Jordan Peele doubles the horror and doubles the fun in the expertly crafted Us

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You know you’re in the hands of a natural born filmmaker when you can feel yourself being tugged, as if by invisible forces, from one shot to the next, into a movie’s diabolical design. That’s the sensation provoked by Jordan Peele’s Us, which begins w…

There are few signs of life in the curiously dour alien-occupation drama Captive State

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It’s really rather impressive, the extent to which Captive State sucks everything even potentially fun out of the alien-invasion genre. That includes, for the most part, the aliens themselves, who are spoken of much more often than they’re seen, words …

With Ash Is Purest White, one of the world’s greatest filmmakers cuts together his greatest hits

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Just shy of an hour into his new movie, Ash Is Purest White, the great Chinese filmmaker Jia Zhangke offers up a truly ingenious, discombobulating callback. The setting, momentarily, is 2006. On the deck of a ferry approaching the banks of the Yangtze …

A mystery is solved and a late master eulogized in the playful and humanistic 3 Faces

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“What if it’s a prank?” So asks Behnaz Jafari, the famous Iranian actress, in the opening minutes of 3 Faces. Jafari, who’s playing herself, is in the passenger seat of a car, hunched over a cell phone, her face illuminated by its glow. She’s watching …

If the Step Up series took a drug trip to hell, it’d look a lot like the superb lunacy of Climax

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How does one classify a film as brilliantly deranged as Climax, Gaspar Noé’s latest all-out assault on the senses? It’s a shaggy, funny hangout movie that morphs, with scary speed, into a claustrophobic freak-out, a better Suspiria than the Suspiria re…

We’ll never see Steven Soderbergh’s Moneyball, but his High Flying Bird is in the same ballpark

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It takes guts, making a basketball movie with no basketball. Is there irony, too, in keeping players on the sideline of a story about returning power to the players? Steven Soderbergh has done both with his new low-fi Netflix drama High Flying Bird, wh…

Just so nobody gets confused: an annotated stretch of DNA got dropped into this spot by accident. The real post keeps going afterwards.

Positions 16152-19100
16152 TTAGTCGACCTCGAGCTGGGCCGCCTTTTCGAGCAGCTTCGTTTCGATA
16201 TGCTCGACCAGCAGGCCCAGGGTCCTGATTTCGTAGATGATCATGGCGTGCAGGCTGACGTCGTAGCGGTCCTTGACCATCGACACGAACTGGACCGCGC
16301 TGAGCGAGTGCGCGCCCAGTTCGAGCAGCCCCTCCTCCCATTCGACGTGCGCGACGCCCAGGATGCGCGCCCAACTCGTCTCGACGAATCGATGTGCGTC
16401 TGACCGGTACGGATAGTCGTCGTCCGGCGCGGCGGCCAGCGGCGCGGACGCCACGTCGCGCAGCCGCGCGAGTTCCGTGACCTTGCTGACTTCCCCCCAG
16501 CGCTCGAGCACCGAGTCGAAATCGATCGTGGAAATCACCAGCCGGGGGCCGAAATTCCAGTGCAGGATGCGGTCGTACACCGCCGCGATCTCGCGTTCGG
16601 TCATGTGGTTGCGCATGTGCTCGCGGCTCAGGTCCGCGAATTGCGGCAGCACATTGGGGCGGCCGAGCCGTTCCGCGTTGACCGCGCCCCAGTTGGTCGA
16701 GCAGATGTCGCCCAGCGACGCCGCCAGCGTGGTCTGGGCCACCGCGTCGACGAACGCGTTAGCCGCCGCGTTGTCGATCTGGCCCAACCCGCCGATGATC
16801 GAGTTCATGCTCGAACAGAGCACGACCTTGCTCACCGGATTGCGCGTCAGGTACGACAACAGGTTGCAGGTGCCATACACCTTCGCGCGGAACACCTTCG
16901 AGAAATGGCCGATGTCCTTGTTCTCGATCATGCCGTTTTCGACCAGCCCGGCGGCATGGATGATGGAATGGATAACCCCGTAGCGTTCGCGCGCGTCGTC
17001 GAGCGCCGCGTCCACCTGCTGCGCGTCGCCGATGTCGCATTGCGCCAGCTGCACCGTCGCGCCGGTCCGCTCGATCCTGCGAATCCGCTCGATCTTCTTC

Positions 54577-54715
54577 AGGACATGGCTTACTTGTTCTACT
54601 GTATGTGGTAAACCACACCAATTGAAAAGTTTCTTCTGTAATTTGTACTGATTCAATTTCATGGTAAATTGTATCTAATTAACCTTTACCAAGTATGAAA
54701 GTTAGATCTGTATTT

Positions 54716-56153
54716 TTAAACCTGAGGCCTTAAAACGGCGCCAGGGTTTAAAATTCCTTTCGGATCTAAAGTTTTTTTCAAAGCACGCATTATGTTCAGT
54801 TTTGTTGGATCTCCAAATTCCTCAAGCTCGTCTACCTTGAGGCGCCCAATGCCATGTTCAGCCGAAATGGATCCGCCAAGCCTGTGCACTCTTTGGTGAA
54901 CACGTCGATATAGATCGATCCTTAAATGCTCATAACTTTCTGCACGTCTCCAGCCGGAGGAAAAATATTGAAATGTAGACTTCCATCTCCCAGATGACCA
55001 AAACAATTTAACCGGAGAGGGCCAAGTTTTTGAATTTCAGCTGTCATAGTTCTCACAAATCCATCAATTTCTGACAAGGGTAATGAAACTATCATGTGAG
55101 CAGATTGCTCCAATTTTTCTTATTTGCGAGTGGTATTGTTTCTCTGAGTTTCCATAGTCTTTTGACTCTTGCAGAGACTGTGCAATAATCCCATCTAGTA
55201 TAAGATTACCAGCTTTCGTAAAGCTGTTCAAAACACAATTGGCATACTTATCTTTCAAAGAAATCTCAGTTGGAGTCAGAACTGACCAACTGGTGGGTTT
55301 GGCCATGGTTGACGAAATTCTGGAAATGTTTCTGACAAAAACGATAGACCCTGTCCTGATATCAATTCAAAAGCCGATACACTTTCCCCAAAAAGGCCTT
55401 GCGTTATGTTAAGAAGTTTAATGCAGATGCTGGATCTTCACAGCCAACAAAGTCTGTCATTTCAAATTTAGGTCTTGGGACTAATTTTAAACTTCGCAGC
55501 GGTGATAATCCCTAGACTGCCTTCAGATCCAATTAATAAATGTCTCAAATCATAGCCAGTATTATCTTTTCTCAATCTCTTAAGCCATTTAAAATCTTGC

Lords Of Chaos paints metal’s most infamous band as the poseurs they really were

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Jonas Åkerlund, who began his career as the drummer for influential proto-black metal act Bathory, is the perfect director for Vice Films’ long-gestating Mayhem biopic Lords Of Chaos. Åkerlund may not have been present at the drunken rager where corpse…

Jake Gyllenhaal reunites with his Nightcrawler director for toothless horror satire Velvet Buzzsaw

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Watch a random few minutes from any of his movies and it becomes obvious that Dan Gilroy loves the cinema of the 1970s. It’s an obsession baked into the rhythm and downbeat trajectory of his work. Increasingly, though, one has to wonder: Have all of hi…

Jean-Luc Godard writes his own elegy in The Image Book

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Deemed so unclassifiable by Cate Blanchett’s 2018 Cannes jury as to merit an entirely new award, the “Special Palme,” Jean-Luc Godard’s The Image Book is as dense and alienating as anything the iconoclastic director has made this century. No longer the…

You don’t have to be a detective to get ahead of the nutty Matthew McConaughey thriller Serenity

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Nothing is ever as it seems in film noir, a genre built on hidden motives and delayed revelations. Serenity, a preposterous tropical-island thriller from writer-director Steven Knight, takes that principle to an absurd new extreme. To even describe the…

King Of Thieves is an embarrassing misstep for its stars, its director, and its writer 

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Calling King Of Thieves the British answer to Gotti is harsh, obviously. But honestly? It’s not much of a stretch. Both films are ostensibly based on true events, but lack the specificity and focus to convey those events in anything resembling an infor…

M. Night Shyamalan mashes up two past hits into the wacky superhero sequel Glass